Don't Forget the Fifth Wall! Ceiling Design Ideas to Inspire
Do me a favor and look up at your ceiling. Thanks. Now let me politely ask, “Why the hell did you just leave your drywall ceiling blank but paint your drywalled walls a color?" No, I’m not yelling; I just don’t really understand. White drywall ceilings are fantastic under very specific circumstances: A: They’re part of an all-white-aesthetic. B: The ceilings are coffered or clad with beadboard or tongue-and-groove wood painted white. C: You’re broke and can’t afford another gallon of $26 paint.
Sure, this is totally subjective. However, as someone who gets paid to improve people’s homes, I can attest firsthand that it’s an easy way to give a room new identity, play up its assets or tone down its shortcomings. Here are a few ceiling design ideas for different DIY skill sets. Hey, you spend hours picking paint colors, taping off trim, then rolling eggshell enamel on your walls; it’s only fair you pay some attention to their upstairs neighbor. Right?
Lantern Pendants Light Hanging From Tin-Tiled Ceiling
Thick white architectural beams are accented with silver, patterned tin tiles in this white kitchen. Over the kitchen island, large glass lantern pendants form the perfect balance between traditional and transitional.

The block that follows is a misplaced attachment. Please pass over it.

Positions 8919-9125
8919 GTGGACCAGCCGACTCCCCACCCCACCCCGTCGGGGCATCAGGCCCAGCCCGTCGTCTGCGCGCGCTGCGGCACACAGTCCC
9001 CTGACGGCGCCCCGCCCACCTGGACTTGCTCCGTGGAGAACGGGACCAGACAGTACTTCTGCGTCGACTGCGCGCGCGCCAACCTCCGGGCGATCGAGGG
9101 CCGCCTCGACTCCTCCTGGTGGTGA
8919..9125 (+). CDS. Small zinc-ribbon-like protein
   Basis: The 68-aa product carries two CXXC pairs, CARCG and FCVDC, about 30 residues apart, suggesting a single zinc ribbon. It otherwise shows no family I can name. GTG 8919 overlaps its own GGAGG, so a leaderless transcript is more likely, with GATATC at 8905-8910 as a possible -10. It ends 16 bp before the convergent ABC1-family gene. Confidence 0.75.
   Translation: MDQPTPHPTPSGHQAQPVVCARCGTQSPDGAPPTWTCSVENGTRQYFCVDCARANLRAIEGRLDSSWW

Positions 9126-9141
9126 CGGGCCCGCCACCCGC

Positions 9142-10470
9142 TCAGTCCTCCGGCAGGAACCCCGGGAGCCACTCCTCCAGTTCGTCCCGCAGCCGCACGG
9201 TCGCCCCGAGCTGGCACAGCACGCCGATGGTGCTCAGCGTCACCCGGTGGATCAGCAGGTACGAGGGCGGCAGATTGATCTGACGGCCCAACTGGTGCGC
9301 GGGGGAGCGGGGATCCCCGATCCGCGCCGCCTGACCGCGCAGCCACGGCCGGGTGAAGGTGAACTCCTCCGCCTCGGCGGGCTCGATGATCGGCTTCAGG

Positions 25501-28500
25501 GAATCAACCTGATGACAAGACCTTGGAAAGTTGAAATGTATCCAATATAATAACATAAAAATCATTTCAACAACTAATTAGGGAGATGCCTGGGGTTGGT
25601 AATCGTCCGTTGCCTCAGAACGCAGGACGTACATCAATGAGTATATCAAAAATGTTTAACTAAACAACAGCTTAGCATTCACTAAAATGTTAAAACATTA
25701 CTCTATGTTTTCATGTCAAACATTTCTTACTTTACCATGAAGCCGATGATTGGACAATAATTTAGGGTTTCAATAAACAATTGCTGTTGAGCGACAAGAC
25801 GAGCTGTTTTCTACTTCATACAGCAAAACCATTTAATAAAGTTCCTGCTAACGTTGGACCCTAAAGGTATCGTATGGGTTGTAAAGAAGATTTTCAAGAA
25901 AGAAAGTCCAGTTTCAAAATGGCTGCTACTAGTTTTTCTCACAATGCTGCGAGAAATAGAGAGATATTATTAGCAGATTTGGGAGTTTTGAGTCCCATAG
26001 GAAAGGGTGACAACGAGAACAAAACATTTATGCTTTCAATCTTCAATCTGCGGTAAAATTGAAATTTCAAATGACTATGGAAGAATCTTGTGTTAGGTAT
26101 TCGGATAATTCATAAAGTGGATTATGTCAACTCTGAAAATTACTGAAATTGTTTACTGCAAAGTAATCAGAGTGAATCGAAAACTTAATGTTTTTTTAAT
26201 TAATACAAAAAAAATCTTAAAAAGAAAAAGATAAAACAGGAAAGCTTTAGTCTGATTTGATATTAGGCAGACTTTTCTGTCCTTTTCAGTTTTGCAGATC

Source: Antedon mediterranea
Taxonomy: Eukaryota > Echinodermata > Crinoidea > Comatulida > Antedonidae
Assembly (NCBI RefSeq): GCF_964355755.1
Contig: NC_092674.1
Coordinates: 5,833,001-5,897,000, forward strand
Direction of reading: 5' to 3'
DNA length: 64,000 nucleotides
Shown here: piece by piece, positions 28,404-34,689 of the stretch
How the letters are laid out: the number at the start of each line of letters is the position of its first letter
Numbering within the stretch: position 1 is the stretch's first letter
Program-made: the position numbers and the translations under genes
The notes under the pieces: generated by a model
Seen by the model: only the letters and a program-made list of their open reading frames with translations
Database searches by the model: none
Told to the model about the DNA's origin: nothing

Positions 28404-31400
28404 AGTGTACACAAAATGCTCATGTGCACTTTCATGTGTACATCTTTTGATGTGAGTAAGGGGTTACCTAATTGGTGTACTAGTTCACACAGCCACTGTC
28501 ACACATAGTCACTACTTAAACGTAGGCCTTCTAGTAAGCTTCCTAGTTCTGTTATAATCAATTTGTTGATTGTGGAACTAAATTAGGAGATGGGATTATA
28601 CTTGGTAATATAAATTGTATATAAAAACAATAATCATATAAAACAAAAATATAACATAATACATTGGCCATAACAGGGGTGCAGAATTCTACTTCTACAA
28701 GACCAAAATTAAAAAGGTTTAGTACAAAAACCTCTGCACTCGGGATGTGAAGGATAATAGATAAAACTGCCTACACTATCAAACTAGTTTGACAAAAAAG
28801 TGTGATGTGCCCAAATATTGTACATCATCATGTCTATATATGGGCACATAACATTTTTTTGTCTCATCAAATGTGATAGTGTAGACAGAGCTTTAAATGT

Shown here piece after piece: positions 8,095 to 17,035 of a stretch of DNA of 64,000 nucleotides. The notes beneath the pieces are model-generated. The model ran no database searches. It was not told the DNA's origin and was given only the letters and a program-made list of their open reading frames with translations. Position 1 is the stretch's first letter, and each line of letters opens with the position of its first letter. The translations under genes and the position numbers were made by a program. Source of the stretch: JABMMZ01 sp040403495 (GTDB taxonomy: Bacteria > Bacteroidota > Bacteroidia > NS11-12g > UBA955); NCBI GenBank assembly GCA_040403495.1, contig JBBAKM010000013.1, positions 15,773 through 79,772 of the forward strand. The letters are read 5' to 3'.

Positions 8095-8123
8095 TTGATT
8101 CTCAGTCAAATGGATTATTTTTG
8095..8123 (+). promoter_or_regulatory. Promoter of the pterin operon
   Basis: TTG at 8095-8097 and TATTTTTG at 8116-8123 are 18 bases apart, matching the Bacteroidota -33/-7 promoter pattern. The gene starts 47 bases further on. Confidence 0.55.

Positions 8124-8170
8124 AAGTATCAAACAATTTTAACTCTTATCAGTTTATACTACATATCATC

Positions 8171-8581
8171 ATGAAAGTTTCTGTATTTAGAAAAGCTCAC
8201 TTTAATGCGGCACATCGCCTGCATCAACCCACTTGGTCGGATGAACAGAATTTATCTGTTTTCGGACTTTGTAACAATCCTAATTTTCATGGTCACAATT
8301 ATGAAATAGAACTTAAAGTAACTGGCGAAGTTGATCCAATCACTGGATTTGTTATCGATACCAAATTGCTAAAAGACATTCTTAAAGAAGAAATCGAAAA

Nar Fine Carpentry, Inc., PhotographerLink
Armstrong Residential Ceilings offers a huge assortment of ceiling tiles for spaces with unfortunate but necessary drop-ceilings. In basements, or as I like to call them, “terrace levels,” drop-ceilings allow instant access to leaky pipes or damaged wiring. Sure, the grids can be torn out, and drywall can go up; however, that’s a major headache. And if you can’t do it yourself, it’s also a major cost. Simply swap out unsightly foam tiles for raised panel tiles which can be left in their matte white finish to help bounce light around, or they can be customized with paint. This is a great project for people with beginner DIY skills. Often, the only tool needed is a utility knife to cut the end pieces to size. Once installed, simply spray the ceiling and walls in the same shade for a major improvement.
How To: Install Tin Ceiling Tiles
Beadboard Ceiling 02:10
Beadboard is an affordable way to go directly over unsightly popcorn or stippled ceilings. You can add a layer of architectural interest to boring, new construction, drywall ceilings with Armstrong Residential Ceilings “WoodHaven Beadboard." What’s so great about using this product is that it’s engineered specifically for ceilings, and it comes in thin planks which are much easier to install than basic beadboard, which comes in 8X4 sheets. Since this involves cuts with a chopsaw, I’d recommend this ceiling style for homeowners with medium DIY skills.